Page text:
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  1. In recent papers the authors discussed the advantages of forming spotlight-mode SAR imagery from phase history data via a technique that is rooted in the principles of phased-array beamforming, which is closely related to back-projection. The application of a traditional autofocus algorithm, such as Phase Gradient Autofocus (PGA), requires some care in this situation. Specifically, a stated advantage of beamforming is that it easily allows for reconstruction of the SAR image onto an arbitrary imaging grid. One very useful grid, for example, is a Cartesian grid in the ground plane. Autofocus via PGA for such an image, however, cannot bemore » performed in a straightforward manner, because in PGA a Fourier transform relationship is required between the image domain and the range-compressed phase history, and this is not the case for such an imaging grid. In this paper we propose a strategy for performing autofocus in this situation, and discuss its limitations. We demonstrate the algorithm on synthetic phase errors applied to real SAR imagery.« less
  2. Beamforming is a methodology for collection-mode-independent SAR image formation. It is essentially equivalent to backprojection. The authors have in previous papers developed this idea and discussed the advantages and disadvantages of the approach to monostatic SAR image formation vis--vis the more standard and time-tested polar formatting algorithm (PFA). In this paper we show that beamforming for bistatic SAR imaging leads again to a very simple image formation algorithm that requires a minimal number of lines of code and that allows the image to be directly formed onto a three-dimensional surface model, thus automatically creating an orthorectified image. The same disadvantagemore » of beamforming applied to monostatic SAR imaging applies to the bistatic case, however, in that the execution time for the beamforming algorithm is quite long compared to that of PFA. Fast versions of beamforming do exist to help alleviate this issue. Results of image reconstructions from phase history data are presented.« less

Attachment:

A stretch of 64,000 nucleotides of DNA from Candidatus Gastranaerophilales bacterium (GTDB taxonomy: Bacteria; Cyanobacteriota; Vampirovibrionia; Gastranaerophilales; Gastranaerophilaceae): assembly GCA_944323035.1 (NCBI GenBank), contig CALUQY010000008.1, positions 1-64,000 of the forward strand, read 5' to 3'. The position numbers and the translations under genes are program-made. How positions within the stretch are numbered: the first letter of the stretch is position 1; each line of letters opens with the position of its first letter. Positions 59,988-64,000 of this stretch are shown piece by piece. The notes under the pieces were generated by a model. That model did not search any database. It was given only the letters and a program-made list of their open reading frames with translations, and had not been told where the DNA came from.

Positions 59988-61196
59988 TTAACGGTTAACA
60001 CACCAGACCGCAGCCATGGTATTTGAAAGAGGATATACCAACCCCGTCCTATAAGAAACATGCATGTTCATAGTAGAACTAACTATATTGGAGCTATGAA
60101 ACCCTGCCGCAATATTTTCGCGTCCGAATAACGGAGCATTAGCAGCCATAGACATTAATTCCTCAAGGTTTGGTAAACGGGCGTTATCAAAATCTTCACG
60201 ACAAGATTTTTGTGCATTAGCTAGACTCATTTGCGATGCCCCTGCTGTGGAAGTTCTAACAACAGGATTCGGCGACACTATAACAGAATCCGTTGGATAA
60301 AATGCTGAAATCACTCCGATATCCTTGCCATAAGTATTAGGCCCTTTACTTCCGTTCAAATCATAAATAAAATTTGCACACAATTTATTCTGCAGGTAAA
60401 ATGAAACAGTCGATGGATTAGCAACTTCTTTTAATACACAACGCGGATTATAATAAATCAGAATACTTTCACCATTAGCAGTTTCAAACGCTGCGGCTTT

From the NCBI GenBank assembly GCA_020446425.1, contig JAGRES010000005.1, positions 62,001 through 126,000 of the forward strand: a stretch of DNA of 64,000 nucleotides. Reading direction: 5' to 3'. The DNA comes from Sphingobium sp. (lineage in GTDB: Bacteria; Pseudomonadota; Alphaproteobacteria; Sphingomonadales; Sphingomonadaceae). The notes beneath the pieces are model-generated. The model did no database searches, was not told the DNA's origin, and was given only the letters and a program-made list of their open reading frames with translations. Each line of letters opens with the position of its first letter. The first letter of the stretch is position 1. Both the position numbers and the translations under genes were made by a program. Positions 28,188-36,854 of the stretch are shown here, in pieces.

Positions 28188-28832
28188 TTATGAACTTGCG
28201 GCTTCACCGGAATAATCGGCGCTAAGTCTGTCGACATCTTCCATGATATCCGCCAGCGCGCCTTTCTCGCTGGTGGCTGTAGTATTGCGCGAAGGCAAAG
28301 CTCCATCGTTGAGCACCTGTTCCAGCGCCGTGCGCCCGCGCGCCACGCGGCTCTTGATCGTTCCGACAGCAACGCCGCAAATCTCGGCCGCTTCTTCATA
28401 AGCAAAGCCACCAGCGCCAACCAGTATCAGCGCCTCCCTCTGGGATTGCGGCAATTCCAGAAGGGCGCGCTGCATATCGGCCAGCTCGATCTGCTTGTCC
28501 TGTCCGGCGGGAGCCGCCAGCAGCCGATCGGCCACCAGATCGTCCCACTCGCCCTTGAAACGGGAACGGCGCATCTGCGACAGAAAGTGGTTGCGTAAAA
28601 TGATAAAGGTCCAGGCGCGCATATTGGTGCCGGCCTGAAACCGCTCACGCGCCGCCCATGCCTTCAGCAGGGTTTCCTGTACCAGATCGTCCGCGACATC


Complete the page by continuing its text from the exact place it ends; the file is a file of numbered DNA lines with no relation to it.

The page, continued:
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  6. Coherent stereo pairs from cross-track synthetic aperture radar (SAR) collects allow fully automated correlation matching using magnitude and phase data. Yet, automated feature matching (correspondence) becomes more difficult when imaging rugged terrain utilizing large stereo crossing angle geometries because high-relief features can undergo significant spatial distortions. These distortions sometimes cause traditional, shift-only correlation matching to fail. This paper presents a possible solution addressing this difficulty. Changing the complex correlation maximization search from shift-only to shift-and-scaling using the downhill simplex method results in higher correlation. This is shown on eight coherent spotlight-mode cross-track stereo pairs with stereo crossing angles averaging 93.7{supmore » o} collected over terrain with slopes greater than 20{sup o}. The resulting digital elevation maps (DEMs) are compared to ground truth. Using the shift-scaling correlation approach to calculate disparity, height errors decrease and the number of reliable DEM posts increase.« less
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"Jakowatz, Charles V., Jr."

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